Like the buteos e. In contrast, the wings of another group of hawks, the falcons, such as the Kestrel or Sparrow Hawk Falco sparverius , are pointed. All accipiters generally have similar colouring, small heads, long tails, and short rounded wings. The female of each species grows larger than the male. They range in size from the small male Sharp-shinned Hawk, which is smaller than a gull, to the large female Northern Goshawk, which at 55 to 66 cm is larger than a crow. Adult Trumpeter Swans Cygnus buccinator are large birds with white feathers and black legs and feet.

The feathers of the head and the upper part of the neck often become stained orange as a result of feeding in areas rich in iron salts. The male swan, or cob, weighs an average of 12 kg. The female, or pen, is slightly smaller, averaging 10 kg. Wings may span 3 m.

Young of the year, or cygnets, can be distinguished from adults by their grey plumage, their yellowish legs and feet, and until their second summer of life, their smaller size. The shape and colour of the bill help in identifying the Trumpeter and Tundra swans in the field. Trumpeters have all black bills; Tundra Swans, formerly called Whistling Swans, have more sloping bills, usually with a small yellow patch in front of the eye.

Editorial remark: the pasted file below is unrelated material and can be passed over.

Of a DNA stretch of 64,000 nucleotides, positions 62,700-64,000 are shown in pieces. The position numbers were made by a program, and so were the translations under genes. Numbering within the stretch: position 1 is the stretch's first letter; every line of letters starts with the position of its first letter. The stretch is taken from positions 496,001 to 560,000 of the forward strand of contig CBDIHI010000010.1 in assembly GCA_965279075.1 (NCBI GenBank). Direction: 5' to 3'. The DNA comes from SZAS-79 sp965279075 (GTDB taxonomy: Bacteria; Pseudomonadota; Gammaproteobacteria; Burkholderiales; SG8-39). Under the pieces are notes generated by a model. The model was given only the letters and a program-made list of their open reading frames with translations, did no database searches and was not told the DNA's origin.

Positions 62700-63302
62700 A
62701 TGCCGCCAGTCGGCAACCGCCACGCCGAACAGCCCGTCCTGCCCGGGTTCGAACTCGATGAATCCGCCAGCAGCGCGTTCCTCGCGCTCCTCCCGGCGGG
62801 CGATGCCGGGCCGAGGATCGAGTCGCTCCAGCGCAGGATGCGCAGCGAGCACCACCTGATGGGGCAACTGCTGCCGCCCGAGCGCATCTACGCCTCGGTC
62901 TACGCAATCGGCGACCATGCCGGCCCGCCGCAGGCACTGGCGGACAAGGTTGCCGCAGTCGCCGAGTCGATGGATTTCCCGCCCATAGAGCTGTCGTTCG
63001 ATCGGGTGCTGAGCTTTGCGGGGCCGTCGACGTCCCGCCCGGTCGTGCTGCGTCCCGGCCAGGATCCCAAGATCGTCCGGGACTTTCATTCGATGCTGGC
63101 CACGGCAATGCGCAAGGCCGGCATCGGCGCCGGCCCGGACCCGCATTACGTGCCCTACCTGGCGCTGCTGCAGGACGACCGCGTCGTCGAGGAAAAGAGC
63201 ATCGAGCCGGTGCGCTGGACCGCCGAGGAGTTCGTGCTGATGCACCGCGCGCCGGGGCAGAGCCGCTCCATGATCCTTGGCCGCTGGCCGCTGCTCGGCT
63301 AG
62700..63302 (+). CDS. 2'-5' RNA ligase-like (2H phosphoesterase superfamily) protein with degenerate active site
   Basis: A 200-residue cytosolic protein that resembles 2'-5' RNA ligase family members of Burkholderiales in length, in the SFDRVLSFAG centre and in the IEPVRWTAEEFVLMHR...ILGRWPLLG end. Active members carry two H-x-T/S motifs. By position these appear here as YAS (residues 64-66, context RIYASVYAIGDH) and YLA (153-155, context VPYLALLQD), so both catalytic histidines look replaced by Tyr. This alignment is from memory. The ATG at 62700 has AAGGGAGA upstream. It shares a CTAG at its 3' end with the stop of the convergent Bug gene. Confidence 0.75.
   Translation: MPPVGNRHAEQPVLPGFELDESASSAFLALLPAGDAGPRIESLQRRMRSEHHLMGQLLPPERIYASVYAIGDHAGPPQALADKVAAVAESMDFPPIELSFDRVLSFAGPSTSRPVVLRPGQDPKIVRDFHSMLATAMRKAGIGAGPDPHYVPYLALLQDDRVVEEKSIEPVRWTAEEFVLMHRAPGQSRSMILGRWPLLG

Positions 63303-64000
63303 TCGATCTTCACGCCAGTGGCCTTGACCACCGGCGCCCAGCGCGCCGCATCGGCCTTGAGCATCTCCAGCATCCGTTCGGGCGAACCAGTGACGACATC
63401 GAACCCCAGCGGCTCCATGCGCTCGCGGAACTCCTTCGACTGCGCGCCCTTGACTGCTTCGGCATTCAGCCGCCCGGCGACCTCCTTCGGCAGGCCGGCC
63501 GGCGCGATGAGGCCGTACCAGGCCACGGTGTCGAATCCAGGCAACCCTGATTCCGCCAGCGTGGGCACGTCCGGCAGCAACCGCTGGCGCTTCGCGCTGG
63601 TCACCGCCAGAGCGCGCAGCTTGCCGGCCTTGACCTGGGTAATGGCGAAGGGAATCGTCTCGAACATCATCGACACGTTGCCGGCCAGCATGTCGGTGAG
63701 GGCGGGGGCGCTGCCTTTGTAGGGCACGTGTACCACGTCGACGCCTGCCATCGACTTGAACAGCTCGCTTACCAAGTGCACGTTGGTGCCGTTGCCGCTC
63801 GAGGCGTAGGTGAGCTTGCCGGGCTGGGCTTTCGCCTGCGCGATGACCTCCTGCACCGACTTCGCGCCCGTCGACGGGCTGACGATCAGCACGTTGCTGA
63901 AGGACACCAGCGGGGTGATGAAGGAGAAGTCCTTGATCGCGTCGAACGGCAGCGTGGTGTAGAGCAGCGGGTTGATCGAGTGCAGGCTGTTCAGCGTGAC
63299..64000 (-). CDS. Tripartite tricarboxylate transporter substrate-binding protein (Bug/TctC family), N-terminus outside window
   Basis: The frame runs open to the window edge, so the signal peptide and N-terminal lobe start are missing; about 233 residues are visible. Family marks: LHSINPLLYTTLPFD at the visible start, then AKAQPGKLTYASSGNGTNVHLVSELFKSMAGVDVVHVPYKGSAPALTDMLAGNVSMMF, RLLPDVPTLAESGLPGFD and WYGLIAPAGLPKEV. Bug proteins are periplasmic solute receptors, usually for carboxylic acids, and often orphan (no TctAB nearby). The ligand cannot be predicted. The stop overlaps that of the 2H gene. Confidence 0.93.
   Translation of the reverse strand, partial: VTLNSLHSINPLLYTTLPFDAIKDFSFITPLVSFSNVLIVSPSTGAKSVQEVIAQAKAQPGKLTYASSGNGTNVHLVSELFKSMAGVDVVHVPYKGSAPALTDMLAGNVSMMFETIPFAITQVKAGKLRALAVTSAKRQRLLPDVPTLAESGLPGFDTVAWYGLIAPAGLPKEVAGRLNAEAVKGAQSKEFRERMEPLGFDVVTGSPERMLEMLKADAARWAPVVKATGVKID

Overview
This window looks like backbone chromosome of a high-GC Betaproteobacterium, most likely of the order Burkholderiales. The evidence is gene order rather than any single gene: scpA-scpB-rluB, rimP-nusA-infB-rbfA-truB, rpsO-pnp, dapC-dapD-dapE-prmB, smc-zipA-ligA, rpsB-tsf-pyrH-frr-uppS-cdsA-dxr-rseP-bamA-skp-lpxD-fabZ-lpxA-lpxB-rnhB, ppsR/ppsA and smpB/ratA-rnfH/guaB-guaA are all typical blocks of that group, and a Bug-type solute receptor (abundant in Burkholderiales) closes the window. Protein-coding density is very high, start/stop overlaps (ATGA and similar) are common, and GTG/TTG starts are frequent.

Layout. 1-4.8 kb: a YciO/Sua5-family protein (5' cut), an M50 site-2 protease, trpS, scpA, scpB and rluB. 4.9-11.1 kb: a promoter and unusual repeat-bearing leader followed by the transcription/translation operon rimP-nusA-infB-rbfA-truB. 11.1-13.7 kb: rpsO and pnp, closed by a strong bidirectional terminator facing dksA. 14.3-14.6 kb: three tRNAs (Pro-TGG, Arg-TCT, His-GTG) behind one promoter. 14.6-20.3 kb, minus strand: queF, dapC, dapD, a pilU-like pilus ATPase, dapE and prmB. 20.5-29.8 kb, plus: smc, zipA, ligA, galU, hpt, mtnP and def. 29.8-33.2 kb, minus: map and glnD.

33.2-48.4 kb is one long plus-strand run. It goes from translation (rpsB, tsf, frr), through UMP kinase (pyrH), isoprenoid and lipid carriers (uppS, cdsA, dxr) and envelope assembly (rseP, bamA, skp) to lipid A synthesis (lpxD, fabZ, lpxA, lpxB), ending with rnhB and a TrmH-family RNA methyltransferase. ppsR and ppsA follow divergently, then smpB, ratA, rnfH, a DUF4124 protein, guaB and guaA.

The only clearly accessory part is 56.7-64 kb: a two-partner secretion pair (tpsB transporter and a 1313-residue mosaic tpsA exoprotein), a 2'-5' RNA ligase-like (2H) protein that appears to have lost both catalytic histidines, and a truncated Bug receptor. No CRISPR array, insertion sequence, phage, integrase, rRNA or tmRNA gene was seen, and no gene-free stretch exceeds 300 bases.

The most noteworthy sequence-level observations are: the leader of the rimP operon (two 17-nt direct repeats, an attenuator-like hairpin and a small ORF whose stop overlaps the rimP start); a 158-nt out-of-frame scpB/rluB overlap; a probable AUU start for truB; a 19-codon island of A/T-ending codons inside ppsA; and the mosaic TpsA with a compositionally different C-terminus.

If this patch is missing, it is quite difficult to distinguish between the two birds unless the voice is heard. At close range, an observer should look for a salmon-red line on the lower bill.

A third type of swan, the Eurasian Mute Swan, is often seen in Canadian parks and zoos. The Mute is all white with a black knob on a reddish-orange and black bill.


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  8. The Trumpeter Swan is the largest of the three species. Signs and sounds Although very similar in appearance, the Trumpeter Swan and the Tundra Swan have quite different voices.

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    The Trumpeter Swan has a deep, resonant, brassy, trumpet-like voice; the voice of the Tundra Swan is softer and more melodious. Many naturalists and hunters consider the Wood Duck Aix sponsa to be the most beautiful duck in North America, if not the world. The male in its multi-coloured breeding plumage, worn from October through June, is unexcelled among ducks. The female is less showy, although still beautiful and more colourful than other female ducks.